How to Care About Making a Difference
Trying your unflagging best, indifferent to whether you're succeeding.
Posted Oct 10, 2020
“Whatever you do will be insignificant, but it is very important that you do it,” said Gandhi, though I think it’s often misinterpreted.
It depends on what you're doing—lord's sake, he said it to his followers, not the SS—and it's likely to be insignificant but with potential to be significantly good or bad, depending on chance but also how carefully you pick what you do.
Still, the quote is potently paradoxical: Insignificant yet important—how does that work?
I say pick carefully, do good as though it's of the utmost importance even though you know it’s unlikely to be. Do good unflaggingly irrespective of how it's faring in the world.
My dad gave me a life-sized trust fund when I was 16. I stressed about it. To justify that kind of luck, I’d have to do something really important.
By 20, I had signed a vow of poverty, giving away all I had to an organization that declared itself “out to save the world,” though we didn’t succeed.
At 35, I asked my dad why he gave it to me. He said that good work doesn't pay well. Money is made at money's sluices, the places where money passes through, and not, for example (and this is the example he gave) to school teachers, where all that pass through are our successors.
The rich get richer at money’s sluices and the powerful get more powerful at politic’s sluices, both at an accelerating rate, given compound interest. It’s a vicious cycle. Money makes money. Power makes power and the two compound each other. Money buys power that rigs the system for more compound interest. That’s true no matter what the system calls itself. “Communism” is no inoculation against that tendency.
My dad’s good works were aimed at countering the compound interest effect. In the ’60s, he gave Ralph Nader and Saul Alinsky early big money. Later he gave a million dollars to start an anti-corruption legal defense fund to be funded by business people and lawyers. Lawyers sustain it to this day, business people don’t. It was naive to think they would. I have relatives who scorn my father’s philanthropy as quixotic even though they would agree that things have taken a turn for the worse given our failure to check the corruption my father fought.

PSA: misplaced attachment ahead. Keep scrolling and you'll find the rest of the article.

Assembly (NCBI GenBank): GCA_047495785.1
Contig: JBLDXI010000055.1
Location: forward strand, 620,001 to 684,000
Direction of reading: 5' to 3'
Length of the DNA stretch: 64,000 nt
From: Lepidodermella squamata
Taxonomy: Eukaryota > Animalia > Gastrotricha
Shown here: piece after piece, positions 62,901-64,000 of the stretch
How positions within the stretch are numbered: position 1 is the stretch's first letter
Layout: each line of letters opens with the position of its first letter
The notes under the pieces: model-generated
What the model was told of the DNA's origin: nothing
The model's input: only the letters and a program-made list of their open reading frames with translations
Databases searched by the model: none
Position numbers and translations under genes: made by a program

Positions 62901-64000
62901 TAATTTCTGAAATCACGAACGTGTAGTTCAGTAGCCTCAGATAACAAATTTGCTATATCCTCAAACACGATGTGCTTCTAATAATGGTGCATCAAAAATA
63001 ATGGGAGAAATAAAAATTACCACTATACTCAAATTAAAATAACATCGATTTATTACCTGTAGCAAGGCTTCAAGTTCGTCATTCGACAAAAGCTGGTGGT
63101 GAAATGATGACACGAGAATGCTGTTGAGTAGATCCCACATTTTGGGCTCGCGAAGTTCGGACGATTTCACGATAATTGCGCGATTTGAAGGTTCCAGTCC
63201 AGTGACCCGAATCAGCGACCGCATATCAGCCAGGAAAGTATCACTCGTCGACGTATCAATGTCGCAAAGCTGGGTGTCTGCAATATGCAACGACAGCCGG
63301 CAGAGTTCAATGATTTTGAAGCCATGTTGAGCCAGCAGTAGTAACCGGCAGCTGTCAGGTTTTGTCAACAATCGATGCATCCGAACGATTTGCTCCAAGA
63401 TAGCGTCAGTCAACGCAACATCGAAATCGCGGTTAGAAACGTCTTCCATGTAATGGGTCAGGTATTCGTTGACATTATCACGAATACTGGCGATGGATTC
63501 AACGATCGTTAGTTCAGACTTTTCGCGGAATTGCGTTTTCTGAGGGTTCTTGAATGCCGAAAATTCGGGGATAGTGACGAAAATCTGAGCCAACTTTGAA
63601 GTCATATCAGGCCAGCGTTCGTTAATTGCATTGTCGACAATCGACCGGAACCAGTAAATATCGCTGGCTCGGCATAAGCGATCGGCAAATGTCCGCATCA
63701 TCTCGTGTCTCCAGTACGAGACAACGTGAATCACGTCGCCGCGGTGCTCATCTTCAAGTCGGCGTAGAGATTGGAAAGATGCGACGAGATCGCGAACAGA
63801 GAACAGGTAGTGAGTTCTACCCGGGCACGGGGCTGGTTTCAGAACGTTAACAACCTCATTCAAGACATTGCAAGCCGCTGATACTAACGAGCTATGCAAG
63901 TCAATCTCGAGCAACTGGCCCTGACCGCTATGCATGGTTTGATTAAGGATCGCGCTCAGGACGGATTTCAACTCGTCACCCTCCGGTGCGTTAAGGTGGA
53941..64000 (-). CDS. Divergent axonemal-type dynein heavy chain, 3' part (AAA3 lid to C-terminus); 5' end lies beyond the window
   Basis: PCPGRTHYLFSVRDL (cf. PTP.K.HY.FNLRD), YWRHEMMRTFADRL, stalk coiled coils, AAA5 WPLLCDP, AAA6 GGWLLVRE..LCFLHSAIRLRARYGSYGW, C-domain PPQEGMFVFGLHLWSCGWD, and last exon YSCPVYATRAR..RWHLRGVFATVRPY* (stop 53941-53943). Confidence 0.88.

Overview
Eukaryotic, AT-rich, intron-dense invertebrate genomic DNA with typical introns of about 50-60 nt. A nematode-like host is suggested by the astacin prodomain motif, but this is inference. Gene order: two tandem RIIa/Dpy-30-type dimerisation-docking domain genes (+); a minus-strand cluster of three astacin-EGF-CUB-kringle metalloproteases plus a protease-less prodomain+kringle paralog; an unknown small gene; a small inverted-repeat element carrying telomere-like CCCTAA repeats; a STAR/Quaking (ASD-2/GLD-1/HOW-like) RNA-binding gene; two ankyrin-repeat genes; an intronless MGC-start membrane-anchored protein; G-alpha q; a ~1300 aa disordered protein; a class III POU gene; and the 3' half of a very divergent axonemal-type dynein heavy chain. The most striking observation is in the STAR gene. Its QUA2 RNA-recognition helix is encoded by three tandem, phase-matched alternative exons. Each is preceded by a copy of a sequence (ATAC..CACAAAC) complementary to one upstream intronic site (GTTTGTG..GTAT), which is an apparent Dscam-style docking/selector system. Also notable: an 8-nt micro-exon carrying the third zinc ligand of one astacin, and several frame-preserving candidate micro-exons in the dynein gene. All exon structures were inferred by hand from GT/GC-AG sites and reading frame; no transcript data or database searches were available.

He woke up to activism late. Unlike many, once he woke he stayed woke. That’s what’s hard about wokeness: We awake every morning and by night, we’re tired again. My dad was tireless even though he knew what he did was unlikely to amount to anything important. When he woke up to the injustices fueled by compound interest, he assumed that that’s the way the world rolls. Downhill. Good work is Sisyphean. It never ends.
By 40, all of the good works into which I had poured myself and my money had proven insignificant. It ate at me. I was ashamed of myself.
By 60, I stopped caring about my reputation, realizing that if I didn't need money, I didn't need a reputation either. I still do the things that earn and maintain a good reputation. I still have occasional hot flashes of shame and pride. I just started doing what I think Gandhi meant.
I try to pick carefully, do it as though it's of the utmost importance but with indifference to how it's faring in the world, which—given the compounding of money and power—is stacked against it.
This month we’re fighting the frontline battle royale for the nation, the century, maybe even human history. My dad felt that way about his era and he was wrong. This is a far more important conflagration. But even if we win the good fight, the world will fall back asleep again. That’s it’s compounding tendency when left unchecked. Doing good is quixotic, Sisyphean work.
And to say that doing good works is of the utmost importance, there’s no need to get dramatic about it. Be unflagging but with breaks to kick back and enjoy the world that sustains us.